- Any association of Swiss philosopher Emer de Vattel and the writers of the Law of Nations with the phrase (1600s to about 1820)
- Thomas Jefferson’s citizenship law for the Commonwealth of Virginia (1779, updated in 1783)
- Wording from a proposed treaty between the United States and France (1781)
- and the historical events regarding the use of the phrase at the Constitutional Convention itself (1787).
We’ll comment on each of our sources in turn (trying to keep the comments reasonably brief), before reaching our final conclusion on the historical evidence as to what “natural born citizen” has always meant. And at the end of the entire series, I’ll have a graphic that will give a bird’s-eye overview of the historical evidence.
Here we go!
Actual Known Usages of the Phrase “Natural Born Citizen” Prior to its Appearance in Our Constitution (antiquity to 1789)
The known usages of the exact phrase “natural born citizen” before its use in our Constitution don’t seem to lend much support to the idea that being one required two citizen parents.
I was able to find a total of NINE known usages of the precise phrase before it appeared in our Constitution; earlier, I wrote a full article on this topic.
None of these nine usages supports the birther/ Apuzzo claim.
In the end, I concluded, “…not only does the known American and legal usage of the term prior to the Constitution fail to support Mr. Apuzzo’s claim — it provides additional evidence that — except for the difference between ‘subject’ and ‘citizen’ — ‘natural born citizen’ meant exactly what ‘natural born subject’ had always meant.”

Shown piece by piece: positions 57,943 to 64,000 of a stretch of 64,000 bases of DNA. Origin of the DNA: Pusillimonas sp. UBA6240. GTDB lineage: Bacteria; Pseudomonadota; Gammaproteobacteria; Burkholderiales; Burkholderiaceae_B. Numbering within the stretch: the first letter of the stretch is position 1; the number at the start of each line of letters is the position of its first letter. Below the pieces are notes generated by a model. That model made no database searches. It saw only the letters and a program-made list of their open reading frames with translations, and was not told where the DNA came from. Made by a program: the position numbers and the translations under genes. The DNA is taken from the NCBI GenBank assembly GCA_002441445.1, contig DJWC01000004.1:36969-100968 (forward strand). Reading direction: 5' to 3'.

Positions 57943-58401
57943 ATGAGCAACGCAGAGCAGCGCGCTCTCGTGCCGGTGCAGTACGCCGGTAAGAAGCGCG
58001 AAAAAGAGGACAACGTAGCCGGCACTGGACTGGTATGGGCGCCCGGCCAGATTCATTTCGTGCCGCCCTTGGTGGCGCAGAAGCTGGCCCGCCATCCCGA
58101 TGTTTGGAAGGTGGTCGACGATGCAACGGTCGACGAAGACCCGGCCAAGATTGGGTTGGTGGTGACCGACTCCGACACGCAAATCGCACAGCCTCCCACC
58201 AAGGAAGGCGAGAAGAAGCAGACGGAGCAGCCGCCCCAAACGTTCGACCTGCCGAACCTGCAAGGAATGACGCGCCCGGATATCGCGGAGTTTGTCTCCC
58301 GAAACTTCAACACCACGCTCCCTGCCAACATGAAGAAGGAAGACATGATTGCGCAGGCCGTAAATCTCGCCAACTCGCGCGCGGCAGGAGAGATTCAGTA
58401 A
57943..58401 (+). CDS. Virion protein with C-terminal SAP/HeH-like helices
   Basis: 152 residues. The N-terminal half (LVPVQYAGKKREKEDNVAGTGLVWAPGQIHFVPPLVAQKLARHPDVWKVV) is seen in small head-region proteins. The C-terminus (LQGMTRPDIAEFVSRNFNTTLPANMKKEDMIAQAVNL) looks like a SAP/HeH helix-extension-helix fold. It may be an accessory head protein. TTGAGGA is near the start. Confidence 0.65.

And “natural born subject” in English law, of course, always included virtually all children born in the country. This was true whether or not their parents were themselves citizens or subjects of England. (For further information on the English history and meaning of the term “natural born subject” and its origins in the English concepts of natural law, study this article.
The descriptive words “natural born” didn’t just suddenly appear in America. They were used for a long time in the phrase “natural born subject” before they were ever used in “natural born citizen.” And “natural born subject” was used in law in Maryland, at least, well back into the 1600s.
In New York, Maryland, Connecticut, Massachusetts, and North Carolina, use of the phrase “natural born subject” before the Revolution and the Constitution gave way to “natural born citizen” afterward, in exactly the same way that the word “subject” gave way to the use of the word “citizen.”
Laws were passed in Delaware in 1788 and in Pennsylvania in 1797 even after the writing of the Constitution, which referred to “natural born subjects.” And the 1793 Constitution of the State of Vermont also referred to “natural born subjects as well”